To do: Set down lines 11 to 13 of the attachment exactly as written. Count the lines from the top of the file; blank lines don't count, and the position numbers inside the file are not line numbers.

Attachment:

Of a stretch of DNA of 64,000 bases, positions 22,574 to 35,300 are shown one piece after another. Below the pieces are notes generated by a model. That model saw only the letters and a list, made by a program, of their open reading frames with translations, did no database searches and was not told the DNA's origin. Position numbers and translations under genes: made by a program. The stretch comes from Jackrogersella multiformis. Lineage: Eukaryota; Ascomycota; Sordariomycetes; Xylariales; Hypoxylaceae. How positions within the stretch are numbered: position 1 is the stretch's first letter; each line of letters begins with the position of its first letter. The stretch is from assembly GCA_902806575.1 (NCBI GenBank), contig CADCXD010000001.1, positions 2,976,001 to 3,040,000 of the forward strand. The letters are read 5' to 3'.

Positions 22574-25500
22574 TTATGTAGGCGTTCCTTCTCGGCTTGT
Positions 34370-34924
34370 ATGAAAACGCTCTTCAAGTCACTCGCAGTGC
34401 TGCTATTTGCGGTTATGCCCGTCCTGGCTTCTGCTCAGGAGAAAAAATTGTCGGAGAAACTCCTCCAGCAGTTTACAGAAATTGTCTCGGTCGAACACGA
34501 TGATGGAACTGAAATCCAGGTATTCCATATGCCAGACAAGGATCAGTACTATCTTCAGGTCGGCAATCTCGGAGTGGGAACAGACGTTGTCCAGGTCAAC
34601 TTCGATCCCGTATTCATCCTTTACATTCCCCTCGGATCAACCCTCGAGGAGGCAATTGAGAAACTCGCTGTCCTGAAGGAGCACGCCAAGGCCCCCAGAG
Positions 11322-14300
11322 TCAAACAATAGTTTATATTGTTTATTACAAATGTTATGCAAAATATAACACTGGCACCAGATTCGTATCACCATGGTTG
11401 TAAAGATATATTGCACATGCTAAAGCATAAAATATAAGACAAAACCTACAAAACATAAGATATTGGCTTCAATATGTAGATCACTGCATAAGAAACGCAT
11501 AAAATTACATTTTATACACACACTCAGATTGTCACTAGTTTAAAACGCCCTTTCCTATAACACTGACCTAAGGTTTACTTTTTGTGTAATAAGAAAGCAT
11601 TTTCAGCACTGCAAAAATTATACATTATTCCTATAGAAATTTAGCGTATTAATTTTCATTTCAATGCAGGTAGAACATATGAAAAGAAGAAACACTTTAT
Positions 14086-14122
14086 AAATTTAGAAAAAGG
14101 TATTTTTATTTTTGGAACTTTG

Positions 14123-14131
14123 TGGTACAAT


11401 TAAAGATATATTGCACATGCTAAAGCATAAAATATAAGACAAAACCTACAAAACATAAGATATTGGCTTCAATATGTAGATCACTGCATAAGAAACGCAT
11501 AAAATTACATTTTATACACACACTCAGATTGTCACTAGTTTAAAACGCCCTTTCCTATAACACTGACCTAAGGTTTACTTTTTGTGTAATAAGAAAGCAT
11601 TTTCAGCACTGCAAAAATTATACATTATTCCTATAGAAATTTAGCGTATTAATTTTCATTTCAATGCAGGTAGAACATATGAAAAGAAGAAACACTTTAT